5 Sales Tips For Salespeople (pt 1) That Will Improve Your Closing Rate: Pain
Pain: One of the Top 5 Tips For Salespeople
These 5 tips for salespeople will improve your odds to close a sale. This episode is the first in a five part series where we talk about the 5 tips for salespeople. The first tip is about pain.
Pain is one of the most overused yet least understood part of a salesperson’s job. Most salespeople think they understand what pain is while selling but many also do not actually get enough.
Think of it this way, if you had a cut on your neck, and it was just a nick, it would be annoying. If you have a cut on your neck and it’s more like a slice, it’s not only annoying, but you’d need to deal with it. If it’s a gash or worse, you’d need to get medical attention because you have a bleeding neck.
Pain in sales is like a bleeding neck. When someone says they have a little issue they’re trying to solve, they don’t really have enough and in this episode, we talk about the first of 5 tips for salespeople: how to really find it.
It is found by asking the right question and following up with even more questions. Each additional questions should get more and more personal, meaning, how does it affect them, their role, their position, etc.? If you don’t know this yet, you haven’t found enough.
Join us on this journey of finding the right amount of pain. If you find the right amount, you’ll close the sale. If you don’t have enough, there is no sale to be had. Enjoy part 1 of the first 5 tips for salespeople.
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Music: "Clydesdale Funk" by Cast of Characters, written by: Dustin Ransom.
All right, welcome back everybody to The Slow Pitch. And today we’re going to begin a five part series, we’re gonna go through five different episodes, each one and we’re going to short each one, we’re gonna be to the point. And they’re going to be about the top five tips for salespeople, and some of these might be beginner, some of them might be more intermediate, but they’re really for anybody who is in sales. Let’s get started.
This is The Slow Pitch Podcast.
Part one is simple as this, your goal is to get pain. So let’s talk quickly about what pain is. Pain is simply what is their problem that you’re trying to solve. So let’s say you’re a plumber, if you’re a plumbing company, and you’re a salesperson for the plumbing company, you’re it’s a big company. And so you’re taking calls, hey, I’ve got somebody calls up and says, Hey, I have a running toilet that just keeps running, uh, won’t stop the water just keeps flowing as a plumber, you know, it’s as simple as changing out the flap, right?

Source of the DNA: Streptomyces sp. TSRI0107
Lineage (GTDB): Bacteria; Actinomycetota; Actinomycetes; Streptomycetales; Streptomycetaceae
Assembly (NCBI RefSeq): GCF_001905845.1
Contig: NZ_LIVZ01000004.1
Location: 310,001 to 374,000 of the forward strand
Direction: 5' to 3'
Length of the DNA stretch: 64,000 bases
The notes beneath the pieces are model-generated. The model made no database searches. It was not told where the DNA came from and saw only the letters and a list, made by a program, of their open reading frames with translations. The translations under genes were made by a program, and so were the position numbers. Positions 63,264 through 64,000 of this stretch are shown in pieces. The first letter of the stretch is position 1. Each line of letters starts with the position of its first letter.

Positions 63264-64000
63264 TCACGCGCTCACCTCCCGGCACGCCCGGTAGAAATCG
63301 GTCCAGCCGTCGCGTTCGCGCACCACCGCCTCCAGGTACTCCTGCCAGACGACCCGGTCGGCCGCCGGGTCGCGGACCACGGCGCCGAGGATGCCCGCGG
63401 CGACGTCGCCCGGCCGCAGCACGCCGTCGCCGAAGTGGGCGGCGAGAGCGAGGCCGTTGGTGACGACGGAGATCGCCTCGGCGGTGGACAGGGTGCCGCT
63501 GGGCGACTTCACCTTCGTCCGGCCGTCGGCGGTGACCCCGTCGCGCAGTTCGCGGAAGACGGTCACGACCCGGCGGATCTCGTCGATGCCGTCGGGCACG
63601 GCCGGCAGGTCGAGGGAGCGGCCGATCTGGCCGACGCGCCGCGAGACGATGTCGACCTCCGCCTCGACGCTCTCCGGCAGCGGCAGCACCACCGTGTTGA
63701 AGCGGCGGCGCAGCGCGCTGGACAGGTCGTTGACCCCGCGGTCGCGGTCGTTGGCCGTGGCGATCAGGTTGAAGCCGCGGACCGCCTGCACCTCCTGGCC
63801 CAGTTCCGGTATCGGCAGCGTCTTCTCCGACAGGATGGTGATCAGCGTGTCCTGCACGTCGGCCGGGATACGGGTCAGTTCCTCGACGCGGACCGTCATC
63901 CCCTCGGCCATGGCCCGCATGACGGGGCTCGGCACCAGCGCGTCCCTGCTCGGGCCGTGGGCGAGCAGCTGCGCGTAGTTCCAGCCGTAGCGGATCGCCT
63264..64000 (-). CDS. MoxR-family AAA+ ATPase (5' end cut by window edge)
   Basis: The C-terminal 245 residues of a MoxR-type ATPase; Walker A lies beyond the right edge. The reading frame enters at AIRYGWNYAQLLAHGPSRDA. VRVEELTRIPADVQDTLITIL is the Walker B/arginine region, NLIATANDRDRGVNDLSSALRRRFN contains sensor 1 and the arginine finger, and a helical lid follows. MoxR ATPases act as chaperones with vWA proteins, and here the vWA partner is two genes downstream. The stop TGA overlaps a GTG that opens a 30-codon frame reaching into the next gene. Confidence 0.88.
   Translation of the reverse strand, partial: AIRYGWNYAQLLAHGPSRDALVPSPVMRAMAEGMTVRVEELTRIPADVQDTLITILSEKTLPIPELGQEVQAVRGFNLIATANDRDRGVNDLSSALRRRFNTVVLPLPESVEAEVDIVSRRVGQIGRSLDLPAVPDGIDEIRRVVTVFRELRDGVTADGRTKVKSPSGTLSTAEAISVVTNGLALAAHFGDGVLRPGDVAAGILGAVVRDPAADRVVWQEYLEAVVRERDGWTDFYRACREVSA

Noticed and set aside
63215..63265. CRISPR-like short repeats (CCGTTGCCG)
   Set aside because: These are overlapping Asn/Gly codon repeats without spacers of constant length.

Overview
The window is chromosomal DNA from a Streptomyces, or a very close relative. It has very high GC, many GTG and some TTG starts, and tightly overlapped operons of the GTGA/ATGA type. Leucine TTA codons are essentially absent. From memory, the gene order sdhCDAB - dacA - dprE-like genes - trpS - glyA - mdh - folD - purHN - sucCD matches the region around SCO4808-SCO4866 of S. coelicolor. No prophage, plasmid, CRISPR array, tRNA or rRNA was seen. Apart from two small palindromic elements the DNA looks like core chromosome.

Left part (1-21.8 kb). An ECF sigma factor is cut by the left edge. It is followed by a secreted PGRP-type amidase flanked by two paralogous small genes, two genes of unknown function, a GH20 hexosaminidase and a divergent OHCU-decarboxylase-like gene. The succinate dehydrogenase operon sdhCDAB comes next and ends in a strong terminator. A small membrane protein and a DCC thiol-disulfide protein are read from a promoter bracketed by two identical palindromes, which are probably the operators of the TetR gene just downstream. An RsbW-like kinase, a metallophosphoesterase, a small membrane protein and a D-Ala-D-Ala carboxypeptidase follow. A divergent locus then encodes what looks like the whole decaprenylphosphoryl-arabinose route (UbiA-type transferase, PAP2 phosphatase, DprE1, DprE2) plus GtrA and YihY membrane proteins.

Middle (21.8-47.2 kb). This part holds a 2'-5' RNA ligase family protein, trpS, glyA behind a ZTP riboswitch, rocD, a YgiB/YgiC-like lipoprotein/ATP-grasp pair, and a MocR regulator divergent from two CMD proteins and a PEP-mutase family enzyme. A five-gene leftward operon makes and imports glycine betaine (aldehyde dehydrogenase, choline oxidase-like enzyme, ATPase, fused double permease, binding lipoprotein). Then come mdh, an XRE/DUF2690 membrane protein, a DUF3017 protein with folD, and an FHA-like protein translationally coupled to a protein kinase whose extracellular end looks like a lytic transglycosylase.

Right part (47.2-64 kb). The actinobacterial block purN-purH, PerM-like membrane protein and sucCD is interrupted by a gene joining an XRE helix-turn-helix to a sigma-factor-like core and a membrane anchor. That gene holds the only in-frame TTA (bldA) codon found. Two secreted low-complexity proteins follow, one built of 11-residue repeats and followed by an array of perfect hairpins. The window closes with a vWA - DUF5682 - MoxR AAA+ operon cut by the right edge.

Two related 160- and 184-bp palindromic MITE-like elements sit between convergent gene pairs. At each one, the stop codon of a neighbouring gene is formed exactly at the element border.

But the question becomes, if you just gave them the answer is, hey, it sounds like your flap is broken I’m gonna do is change the flap or we could send somebody out real quick and change the flap for you. There might be a little bit of question in there out in their mind was like, am I gonna get scammed here? This doesn’t sound like it’s, this sounds a little too easy. You know, they, you know, I don’t know if that’s the real problem, right? But if you start asking questions, and you say something like, Well, when you say running, what do you mean?
Well, when they when you when you look at it, that the inside of the toilet, there’s water constantly flowing in it? Well, how much water? How long has this been going on? Is it a just art? Is it more than the more than a bowl can heal? Is it draining? Like at start asking those questions. And the next thing you know, you find out where the water is running.
But it’s kind of getting to this point where the boy this toilets about to overflow hear a little bit. Now it’s urgent. So there’s a while back, we had heard somebody use the reference in sales, when you have somebody who has a bleeding neck, that’s the time that they’re ready to buy, right. And if they don’t have a bleeding neck, then they’re not ready to buy bleeding.
Next, a little bit violent, bleeding legs a little bit more beyond probably what’s real, but it gives you a good visual and good reference point that says, Okay, I get it, that’s person that needs help. And they need me to help them with their problem. So a bleeding neck is something that says, this is a problem. If they don’t stop the bleeding, they don’t stop their problem, then they’re going to essentially bleed out, they’re gonna die, there’s something bad’s gonna happen, it’s going to cost them right. That’s what I want you to think about pain as do they have a bleeding neck?